Cecilia Mancini, Paola Roncaglia, Alessandro Brussino, Giovanni Stevanin, Nicola Lo Buono, Helena Krmac, Francesca Maltecca, Elena Gazzano, Anna Bartoletti Stella, Maria A Calvaruso, Luisa Iommarini, Claudia Cagnoli, Sylvie Forlani, Isabelle Le Ber, Alexandra Durr, Alexis Brice, Dario Ghigo, Giorgio Casari, Anna M Porcelli, Ada Funaro, Giuseppe Gasparre, Stefano Gustincich and Alfredo Brusco
BMC Medical Genomics (Advanced online June 18, 2013)
SCA28 is an autosomal dominant ataxia associated with AFG3L2 gene mutations. We performed a whole genome expression profiling using lymphoblastoid cell lines (LCLs) from four SCA28 patients and six unrelated healthy controls matched for sex and age.
Gene expression was evaluated with the Affymetrix GeneChip Human Genome U133A 2.0 Arrays and data were validated by real-time PCR.
We found 66 genes whose expression was statistically different in SCA28 LCLs, 35 of which were up-regulated and 31 down-regulated. The differentially expressed genes were clustered in five functional categories: (1) regulation of cell proliferation; (2) regulation of programmed cell death; (3) response to oxidative stress; (4) cell adhesion, and (5) chemical homeostasis. To validate these data, we performed functional experiments that proved an impaired SCA28 LCLs growth compared to controls (p < 0.005), an increased number of cells in the G0/G1 phase (p < 0.001), and an increased mortality because of apoptosis (p < 0.05). We also showed that respiratory chain activity and reactive oxygen species levels was not altered, although lipid peroxidation in SCA28 LCLs was increased in basal conditions (p < 0.05). We did not detect mitochondrial DNA large deletions. An increase of TFAM, a crucial protein for mtDNA maintenance, and of DRP1, a key regulator of mitochondrial dynamic mechanism, suggested an alteration of fission/fusion pathways.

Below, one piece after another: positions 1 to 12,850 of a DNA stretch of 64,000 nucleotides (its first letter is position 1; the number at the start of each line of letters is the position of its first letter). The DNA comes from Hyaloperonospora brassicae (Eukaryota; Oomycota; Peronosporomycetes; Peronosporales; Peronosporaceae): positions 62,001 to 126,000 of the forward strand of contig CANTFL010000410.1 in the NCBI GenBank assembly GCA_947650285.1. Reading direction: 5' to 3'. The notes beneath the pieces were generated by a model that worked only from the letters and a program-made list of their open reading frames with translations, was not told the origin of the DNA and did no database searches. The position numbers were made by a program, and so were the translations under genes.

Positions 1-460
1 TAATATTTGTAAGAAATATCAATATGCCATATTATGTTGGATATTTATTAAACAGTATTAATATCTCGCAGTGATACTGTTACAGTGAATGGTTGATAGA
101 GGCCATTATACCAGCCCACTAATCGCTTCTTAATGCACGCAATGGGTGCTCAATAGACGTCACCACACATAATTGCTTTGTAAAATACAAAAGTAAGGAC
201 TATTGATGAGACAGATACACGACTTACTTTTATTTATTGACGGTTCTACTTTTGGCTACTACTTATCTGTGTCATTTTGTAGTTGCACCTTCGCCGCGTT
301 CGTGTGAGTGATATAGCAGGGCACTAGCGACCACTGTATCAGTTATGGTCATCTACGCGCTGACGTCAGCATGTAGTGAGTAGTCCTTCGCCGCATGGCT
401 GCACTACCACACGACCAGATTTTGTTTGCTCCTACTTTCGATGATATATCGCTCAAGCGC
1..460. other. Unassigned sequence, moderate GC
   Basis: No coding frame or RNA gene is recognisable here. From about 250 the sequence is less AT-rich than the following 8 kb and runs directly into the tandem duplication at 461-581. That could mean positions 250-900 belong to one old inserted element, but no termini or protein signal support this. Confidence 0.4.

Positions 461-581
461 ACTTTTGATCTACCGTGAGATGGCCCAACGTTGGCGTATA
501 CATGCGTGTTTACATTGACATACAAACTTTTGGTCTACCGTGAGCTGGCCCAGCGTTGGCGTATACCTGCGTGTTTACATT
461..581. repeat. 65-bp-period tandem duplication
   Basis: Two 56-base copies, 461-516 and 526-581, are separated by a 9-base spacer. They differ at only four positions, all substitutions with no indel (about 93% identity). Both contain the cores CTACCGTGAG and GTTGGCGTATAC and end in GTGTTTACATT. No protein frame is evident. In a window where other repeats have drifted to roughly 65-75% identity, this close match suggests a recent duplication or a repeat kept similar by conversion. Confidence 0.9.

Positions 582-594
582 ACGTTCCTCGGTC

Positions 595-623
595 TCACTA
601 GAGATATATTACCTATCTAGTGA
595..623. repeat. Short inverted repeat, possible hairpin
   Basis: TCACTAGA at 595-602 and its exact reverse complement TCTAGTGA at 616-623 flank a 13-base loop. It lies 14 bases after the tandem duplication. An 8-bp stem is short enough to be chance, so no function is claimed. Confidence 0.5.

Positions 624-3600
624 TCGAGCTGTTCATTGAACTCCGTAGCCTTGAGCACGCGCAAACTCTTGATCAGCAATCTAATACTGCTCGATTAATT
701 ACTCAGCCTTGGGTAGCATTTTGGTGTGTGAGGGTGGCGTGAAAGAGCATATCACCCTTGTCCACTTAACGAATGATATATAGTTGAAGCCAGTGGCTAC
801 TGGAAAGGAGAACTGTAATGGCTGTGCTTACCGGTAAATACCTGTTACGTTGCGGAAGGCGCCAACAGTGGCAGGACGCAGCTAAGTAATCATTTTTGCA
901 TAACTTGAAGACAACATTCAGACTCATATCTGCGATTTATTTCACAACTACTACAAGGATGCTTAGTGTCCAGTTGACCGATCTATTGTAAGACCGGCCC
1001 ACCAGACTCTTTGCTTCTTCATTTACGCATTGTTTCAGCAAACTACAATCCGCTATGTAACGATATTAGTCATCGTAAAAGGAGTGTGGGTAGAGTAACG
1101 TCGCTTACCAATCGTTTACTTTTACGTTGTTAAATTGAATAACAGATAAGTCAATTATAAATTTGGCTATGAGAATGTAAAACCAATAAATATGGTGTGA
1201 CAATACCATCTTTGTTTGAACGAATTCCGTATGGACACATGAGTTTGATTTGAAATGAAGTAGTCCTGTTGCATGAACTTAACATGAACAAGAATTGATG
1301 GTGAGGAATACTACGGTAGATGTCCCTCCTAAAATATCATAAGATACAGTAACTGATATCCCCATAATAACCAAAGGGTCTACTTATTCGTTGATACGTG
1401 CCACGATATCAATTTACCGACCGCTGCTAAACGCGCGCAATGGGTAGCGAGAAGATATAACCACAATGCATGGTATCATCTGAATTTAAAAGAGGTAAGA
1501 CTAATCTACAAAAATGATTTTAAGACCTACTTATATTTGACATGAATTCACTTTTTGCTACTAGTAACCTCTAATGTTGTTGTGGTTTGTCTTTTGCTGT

Whole genome expression profiling, performed on SCA28 LCLs, allowed us to identify five altered functional categories that characterize the SCA28 LCLs phenotype, the first reported in human cells to our knowledge.